Toolbox of solutions required to electrify UK rail
Speaking at the NCE's Future of Rail conference, Network Rail head of engineering and asset management Dave Hewings told delegates that a raft of solutions were needed to overcome the unique challenges facing UK electrification.
The UK has some of the smallest structure and railway gauges in existence, with Victorian assets in the Historical Railways Estate in danger of practices including infilling. Adjusting and reconstruction can put major delays into a project, although Hewings said that Network Rail was working on innovative new solutions to increase clearances and avoiding changing structures. The civil engineering world has been in uproar at changes to Great Musgrave bridge and potential threats to the 162-year-old Brunel bridge in Cornwall.
Toolbox of solutions
Hewings proposed a 'toolbox of solutions' including controlling voltages, the use of sewage arresters and using new coatings for better insulation solutions. He acknowledged that the issues required innovative solutions to try and 'take some of the pain out'.
Another potential solution is the use of bridge lifting technology to assist the electrification roll-out across the UK. The use of technological solutions has long been proposed in response to plans to infill or demolish parts of the Victorian railway heritage. In 2018, civil engineers intervened in the proposed demolition of a grade II listed masonry arch bridge which was causing problems for Great Western Main Line electrification.
Network Rail lost their application to demolish the Steventon bridge, while ElevArch, a subsidiary of French engineer Freyssinet in collaboration with Bill Harvey Associates carried out a successful trial to elevate a 160 year-old single span, 220t masonry arch bridge by 900mm using a series of 50t jacks.
A sustainable future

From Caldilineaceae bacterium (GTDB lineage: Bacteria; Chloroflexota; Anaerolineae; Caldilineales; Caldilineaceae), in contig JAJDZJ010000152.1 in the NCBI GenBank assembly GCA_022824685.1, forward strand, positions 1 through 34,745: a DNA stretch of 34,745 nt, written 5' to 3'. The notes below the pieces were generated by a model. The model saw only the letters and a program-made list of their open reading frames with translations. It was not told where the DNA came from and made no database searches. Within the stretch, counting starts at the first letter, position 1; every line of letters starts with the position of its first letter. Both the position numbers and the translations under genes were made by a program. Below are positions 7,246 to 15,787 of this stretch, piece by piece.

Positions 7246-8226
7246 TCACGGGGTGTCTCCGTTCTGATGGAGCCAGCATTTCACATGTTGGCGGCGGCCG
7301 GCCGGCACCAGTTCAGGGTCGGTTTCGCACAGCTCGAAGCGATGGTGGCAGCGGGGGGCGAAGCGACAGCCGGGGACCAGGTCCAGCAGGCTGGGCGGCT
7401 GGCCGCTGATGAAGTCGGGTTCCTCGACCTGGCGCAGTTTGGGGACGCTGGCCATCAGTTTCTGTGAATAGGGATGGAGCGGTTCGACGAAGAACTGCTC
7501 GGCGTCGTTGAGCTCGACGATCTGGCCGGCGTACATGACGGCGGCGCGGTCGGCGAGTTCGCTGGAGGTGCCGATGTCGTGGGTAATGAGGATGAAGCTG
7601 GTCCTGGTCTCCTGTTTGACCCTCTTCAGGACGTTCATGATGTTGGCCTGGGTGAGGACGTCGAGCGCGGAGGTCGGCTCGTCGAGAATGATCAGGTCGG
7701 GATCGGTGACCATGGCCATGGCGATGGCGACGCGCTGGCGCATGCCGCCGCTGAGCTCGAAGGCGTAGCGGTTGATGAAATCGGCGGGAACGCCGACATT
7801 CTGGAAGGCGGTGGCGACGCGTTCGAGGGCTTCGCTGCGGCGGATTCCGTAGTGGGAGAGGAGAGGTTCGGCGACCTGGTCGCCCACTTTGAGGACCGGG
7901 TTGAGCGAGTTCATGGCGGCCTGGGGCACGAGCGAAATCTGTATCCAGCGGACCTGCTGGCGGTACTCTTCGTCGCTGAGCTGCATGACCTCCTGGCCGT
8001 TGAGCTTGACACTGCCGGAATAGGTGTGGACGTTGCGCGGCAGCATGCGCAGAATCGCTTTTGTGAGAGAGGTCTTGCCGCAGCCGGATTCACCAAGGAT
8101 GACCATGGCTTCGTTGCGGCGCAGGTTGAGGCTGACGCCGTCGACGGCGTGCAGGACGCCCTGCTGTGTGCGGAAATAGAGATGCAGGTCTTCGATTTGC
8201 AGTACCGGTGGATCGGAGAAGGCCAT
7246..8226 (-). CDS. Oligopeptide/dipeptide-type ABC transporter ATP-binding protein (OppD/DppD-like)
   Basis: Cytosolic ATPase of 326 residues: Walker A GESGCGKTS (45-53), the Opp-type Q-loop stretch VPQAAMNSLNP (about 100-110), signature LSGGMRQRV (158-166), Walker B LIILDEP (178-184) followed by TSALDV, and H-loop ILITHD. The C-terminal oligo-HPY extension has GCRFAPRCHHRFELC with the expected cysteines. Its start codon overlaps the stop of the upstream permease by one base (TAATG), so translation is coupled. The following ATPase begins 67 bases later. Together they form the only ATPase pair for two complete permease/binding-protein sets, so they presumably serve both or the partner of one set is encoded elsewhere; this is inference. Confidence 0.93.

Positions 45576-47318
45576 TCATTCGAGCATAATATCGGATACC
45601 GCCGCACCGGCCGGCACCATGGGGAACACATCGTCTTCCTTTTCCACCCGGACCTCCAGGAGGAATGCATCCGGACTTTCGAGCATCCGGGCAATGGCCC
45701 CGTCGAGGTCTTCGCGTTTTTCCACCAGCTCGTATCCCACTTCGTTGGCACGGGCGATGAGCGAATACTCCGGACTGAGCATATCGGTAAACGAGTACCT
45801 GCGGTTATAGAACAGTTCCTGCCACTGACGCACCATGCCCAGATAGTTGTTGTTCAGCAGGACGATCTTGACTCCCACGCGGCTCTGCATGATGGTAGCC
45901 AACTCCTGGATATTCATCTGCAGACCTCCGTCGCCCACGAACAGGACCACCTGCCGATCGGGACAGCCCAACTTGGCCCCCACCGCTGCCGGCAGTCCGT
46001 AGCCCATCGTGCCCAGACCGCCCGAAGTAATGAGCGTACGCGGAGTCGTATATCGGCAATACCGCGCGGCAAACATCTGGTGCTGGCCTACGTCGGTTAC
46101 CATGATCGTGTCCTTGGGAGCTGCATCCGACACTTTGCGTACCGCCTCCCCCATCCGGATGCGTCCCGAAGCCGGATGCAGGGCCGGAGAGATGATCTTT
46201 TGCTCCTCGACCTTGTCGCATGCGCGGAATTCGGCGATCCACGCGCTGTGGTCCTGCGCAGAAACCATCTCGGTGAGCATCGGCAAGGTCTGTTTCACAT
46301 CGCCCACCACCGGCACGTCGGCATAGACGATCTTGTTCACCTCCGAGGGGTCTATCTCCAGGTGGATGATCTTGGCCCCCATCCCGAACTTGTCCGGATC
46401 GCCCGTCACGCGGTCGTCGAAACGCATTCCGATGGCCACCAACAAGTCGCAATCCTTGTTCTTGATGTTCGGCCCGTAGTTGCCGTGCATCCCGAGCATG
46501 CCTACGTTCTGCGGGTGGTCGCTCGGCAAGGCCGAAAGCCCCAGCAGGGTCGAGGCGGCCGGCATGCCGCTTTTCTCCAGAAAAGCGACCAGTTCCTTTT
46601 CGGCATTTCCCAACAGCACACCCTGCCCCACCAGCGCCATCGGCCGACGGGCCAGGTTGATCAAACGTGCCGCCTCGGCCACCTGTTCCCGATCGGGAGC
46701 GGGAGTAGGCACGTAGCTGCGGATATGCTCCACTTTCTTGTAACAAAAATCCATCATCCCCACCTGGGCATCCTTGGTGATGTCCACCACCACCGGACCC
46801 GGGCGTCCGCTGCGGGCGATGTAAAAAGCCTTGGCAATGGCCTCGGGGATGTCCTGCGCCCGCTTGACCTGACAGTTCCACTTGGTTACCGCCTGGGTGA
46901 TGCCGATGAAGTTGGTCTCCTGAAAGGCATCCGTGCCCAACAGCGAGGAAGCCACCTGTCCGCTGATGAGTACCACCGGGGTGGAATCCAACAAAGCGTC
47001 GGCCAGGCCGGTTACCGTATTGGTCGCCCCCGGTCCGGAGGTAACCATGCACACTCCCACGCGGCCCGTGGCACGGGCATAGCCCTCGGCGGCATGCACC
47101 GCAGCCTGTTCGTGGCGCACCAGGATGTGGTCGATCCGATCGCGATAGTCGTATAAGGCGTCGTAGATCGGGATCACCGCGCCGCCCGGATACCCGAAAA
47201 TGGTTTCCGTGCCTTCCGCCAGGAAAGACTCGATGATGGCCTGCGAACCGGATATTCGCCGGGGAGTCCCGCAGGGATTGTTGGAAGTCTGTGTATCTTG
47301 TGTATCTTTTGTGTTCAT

While Network Rail wrestles with the railway's historic legacy, HS2 is driving on with a series of innovations to build the infrastructure of the future.
The new Wendover Dean Viaduct in Buckinghamshire will be the first to feature the double composite approach. This involves sandwiching two steel girders between two layers of reinforced concrete to create a tough and lightweight span. The viaduct, which was recently granted planning permission by Buckinghamshire Council, will be the first of a series of proposed viaducts along the route to use this innovative construction method.
Designed by the main work's contractor, a team composed of Eiffage, Kier, Ferrovial and BAM Nuttall with design partner ASC and Moxon, this is one of 50 bridges proposed for phase one of HS2 between the West Midlands and London.
The slender design of the new viaduct will reduce its visual impact, while reducing the use of steel and cement cuts its environmental footprint. The nine evenly spaced pillars of the viaduct will also reflect the symmetry of the surrounding landscape.
The appearance of the thin concrete band against the rust coloured weathered steel beams will give the entire structure a lighter look and improved aesthetic appeal.
Once the project is completed, the historic hedgerows will be replanted so residents and farmers retain maximum access to the countryside. Trees and shrubs native to the Chiltern chalk hills including Oak, Wild Cherry, Hazel and Beech will recreate the original woodland.
Inspired by an innovative design in France, EKFB has refined and improved the original in the context of the Chilterns. Technical director Janice McKenna said the design was always created with people and legacy in mind, and the carbon savings make it a project to be proud of.